• Consumers tend to over-estimate the worth of their reward points. Consumers may even swap cards once they realize the actual value of their rewards. The younger demographic is the most guilty of this. Baby boomers tend to be the savviest when it comes to the real worth of their travel credit card perks.
  • “When asked how they would most likely use 50,000 points or miles from travel rewards credit card”, around 40% Americans say they would redeem those points to buy flights, while 15% would prefer using them for non-flight travel expenses. Further, only 13% would consider these points for something besides travel, and another 13% would save it for later.
  • Meanwhile, the rewards which were redeemed the least include complimentary hotel upgrades (10.4 percent) and free international flights (9.4 percent).


We commenced our research by finding the journey of US travel credit card consumers by scouring through credible news publishing websites such as Forbes, The Guardian, USA Today, First Post, The Balance, and Business Insider. However, we were not able to find any pre-compiled information specifically on the consumer journey and decision-making factors. These articles only covered information about the best travel credit cards, dos and don’ts, and reviews. We had to change our strategy to gather the information, data, and relevant statistics from various American survey reports focusing on travel credit cards such as, NerdWallet, WalletHub, US News, and Bank Rate. We’ve compiled relevant facts and information from these websites to present the consumer journey and decision-making factors in the research above.


From Part 01
  • "Bottom line: The perks change, and although keeping track can be difficult, it's a good idea to reevaluate periodically whether a card is still the best one for you."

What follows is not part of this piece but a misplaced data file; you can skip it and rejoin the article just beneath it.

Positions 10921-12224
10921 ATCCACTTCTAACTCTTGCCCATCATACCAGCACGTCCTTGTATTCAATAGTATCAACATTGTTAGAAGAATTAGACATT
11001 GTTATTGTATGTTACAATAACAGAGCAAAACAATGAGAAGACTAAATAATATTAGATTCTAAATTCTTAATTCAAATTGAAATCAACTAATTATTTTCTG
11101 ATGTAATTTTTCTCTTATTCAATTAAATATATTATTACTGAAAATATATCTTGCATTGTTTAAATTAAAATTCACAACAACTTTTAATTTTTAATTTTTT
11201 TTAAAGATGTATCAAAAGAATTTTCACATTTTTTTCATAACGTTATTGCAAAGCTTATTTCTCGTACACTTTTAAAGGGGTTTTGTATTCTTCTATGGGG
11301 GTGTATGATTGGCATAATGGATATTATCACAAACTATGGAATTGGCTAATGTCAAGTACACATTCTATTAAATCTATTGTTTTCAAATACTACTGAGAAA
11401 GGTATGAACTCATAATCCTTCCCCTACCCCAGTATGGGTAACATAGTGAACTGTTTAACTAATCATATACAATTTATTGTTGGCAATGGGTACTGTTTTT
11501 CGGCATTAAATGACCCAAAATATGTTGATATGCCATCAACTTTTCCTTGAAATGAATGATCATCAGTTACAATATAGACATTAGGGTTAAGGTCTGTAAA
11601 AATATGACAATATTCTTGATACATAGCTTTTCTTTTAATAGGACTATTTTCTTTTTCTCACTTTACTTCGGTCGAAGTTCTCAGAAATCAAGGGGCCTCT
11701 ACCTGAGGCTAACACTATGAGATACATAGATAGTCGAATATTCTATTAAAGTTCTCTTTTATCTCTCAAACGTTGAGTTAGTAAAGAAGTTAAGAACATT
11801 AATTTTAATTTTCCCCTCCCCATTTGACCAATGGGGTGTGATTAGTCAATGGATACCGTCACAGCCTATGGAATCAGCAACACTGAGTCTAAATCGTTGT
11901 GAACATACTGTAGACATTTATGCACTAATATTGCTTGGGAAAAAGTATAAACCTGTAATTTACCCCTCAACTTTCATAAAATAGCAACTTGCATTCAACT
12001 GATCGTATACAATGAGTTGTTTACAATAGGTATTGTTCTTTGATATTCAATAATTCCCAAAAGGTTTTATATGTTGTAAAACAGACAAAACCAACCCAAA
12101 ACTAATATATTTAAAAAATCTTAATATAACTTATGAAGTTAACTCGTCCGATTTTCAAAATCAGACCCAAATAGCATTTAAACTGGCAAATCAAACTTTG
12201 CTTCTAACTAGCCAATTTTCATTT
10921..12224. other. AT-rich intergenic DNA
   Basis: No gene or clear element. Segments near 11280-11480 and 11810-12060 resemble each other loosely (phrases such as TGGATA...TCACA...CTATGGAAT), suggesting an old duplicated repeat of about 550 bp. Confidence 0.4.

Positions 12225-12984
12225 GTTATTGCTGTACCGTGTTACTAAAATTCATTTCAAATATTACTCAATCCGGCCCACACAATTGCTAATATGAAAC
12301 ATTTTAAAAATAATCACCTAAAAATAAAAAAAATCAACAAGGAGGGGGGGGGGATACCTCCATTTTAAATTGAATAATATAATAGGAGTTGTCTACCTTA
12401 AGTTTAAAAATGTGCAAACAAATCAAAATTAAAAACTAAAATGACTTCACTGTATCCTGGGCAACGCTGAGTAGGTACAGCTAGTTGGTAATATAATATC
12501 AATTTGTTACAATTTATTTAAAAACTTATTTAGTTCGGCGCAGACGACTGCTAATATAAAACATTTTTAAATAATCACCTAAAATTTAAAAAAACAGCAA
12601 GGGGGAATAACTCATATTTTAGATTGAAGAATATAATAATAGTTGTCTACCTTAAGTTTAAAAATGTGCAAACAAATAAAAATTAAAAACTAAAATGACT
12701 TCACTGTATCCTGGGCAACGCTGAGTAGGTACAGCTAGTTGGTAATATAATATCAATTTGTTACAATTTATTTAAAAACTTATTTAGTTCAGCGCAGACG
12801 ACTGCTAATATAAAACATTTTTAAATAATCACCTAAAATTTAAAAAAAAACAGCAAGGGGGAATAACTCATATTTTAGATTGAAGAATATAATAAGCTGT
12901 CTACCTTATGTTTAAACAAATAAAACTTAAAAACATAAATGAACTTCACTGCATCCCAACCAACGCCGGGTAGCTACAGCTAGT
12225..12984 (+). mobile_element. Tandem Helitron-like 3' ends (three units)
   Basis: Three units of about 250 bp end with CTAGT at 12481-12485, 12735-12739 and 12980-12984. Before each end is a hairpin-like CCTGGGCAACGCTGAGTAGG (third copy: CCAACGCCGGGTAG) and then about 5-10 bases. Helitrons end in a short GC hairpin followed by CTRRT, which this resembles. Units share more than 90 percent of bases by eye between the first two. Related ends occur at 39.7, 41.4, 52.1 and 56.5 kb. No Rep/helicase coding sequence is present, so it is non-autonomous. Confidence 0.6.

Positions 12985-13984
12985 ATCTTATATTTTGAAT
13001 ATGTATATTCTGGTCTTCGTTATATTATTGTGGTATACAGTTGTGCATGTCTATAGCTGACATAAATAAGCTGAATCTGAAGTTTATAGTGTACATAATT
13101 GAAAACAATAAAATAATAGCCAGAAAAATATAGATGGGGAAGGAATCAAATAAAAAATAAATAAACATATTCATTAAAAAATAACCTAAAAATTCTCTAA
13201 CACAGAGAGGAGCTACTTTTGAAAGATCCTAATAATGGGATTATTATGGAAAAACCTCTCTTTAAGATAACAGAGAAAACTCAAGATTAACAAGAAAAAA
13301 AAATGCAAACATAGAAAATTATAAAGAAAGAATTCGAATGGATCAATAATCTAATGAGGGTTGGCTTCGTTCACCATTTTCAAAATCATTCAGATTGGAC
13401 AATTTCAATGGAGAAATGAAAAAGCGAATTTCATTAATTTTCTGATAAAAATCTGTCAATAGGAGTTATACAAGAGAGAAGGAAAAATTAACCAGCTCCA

• "Rewards cards of any kind have higher interest rates than traditional credit cards. If you don’t pay your balance off in full each month, don’t even consider getting a rewards card. That interest can wipe out the value of those rewards."
  • "Credit cards are great to use when you are overseas because you get the best possible exchange rate from them but if you are paying a fee every time you use the card, then it doesn’t become as good. "
  • "Plenty of credit card holders have figured out how to game the system: Some are signing up for credit cards specifically for the bonus points and then abandoning the card (which doesn’t hurt a credit score the way closing a card would)"
  • "Everyday spending is an important piece of the travel rewards puzzle. While it doesn’t offer the “get rich quick” feeling of a shiny 100,000-point sign-up bonus, it can help you top off your balance to get that next award or diversify your points into a different program you wouldn’t otherwise use much."
  • "Once you sign up for that new credit card with a required spend, start using that card for everything."
  • "Additionally, charge bills and expenses already in your budget, so you won’t have to worry about racking up interest charges by carrying a balance."
  • "In its January 2019 Credit Card Market Monitor, the ABA found consumers used their credit cards more during 2018’s third quarter, year-over-year."
  • "Travel rewards cards typically benefit people who travel often for work or recreation and can afford to charge the high amounts on the credit card required to earn significant points or miles."
  • "If you’re faithful to a particular airline, hotel brand, or cruise line, to consider their co-branded credit card. Spending translates into points or miles with the company’s loyalty or frequent flyer program."
From Part 02
  • "According to a recent NerdWallet survey, more than one-third of Americans (35%) have a credit card that earns travel rewards, like points or miles, to put toward flight purchases. "
  • "According to a second NerdWallet survey conducted by The Harris Poll [2], of the 71% of Americans planning to take a summer vacation this year, more than three-quarters (78%) plan to use a credit card to fund their getaway(s). "
  • "The average value of a point or mile is around 1 cent, but fewer than 1 in 5 Americans (18%) know that. Close to half (45%) believe that they’re worth more than 1 cent, with 18% thinking a point or mile is worth $1 or more. Around one-quarter of Americans (26%) are not at all sure about the average value of a point or mile, and an additional 11% say points and miles don’t have any dollar value at all — they’re just offered to encourage consumers to sign up for a credit card."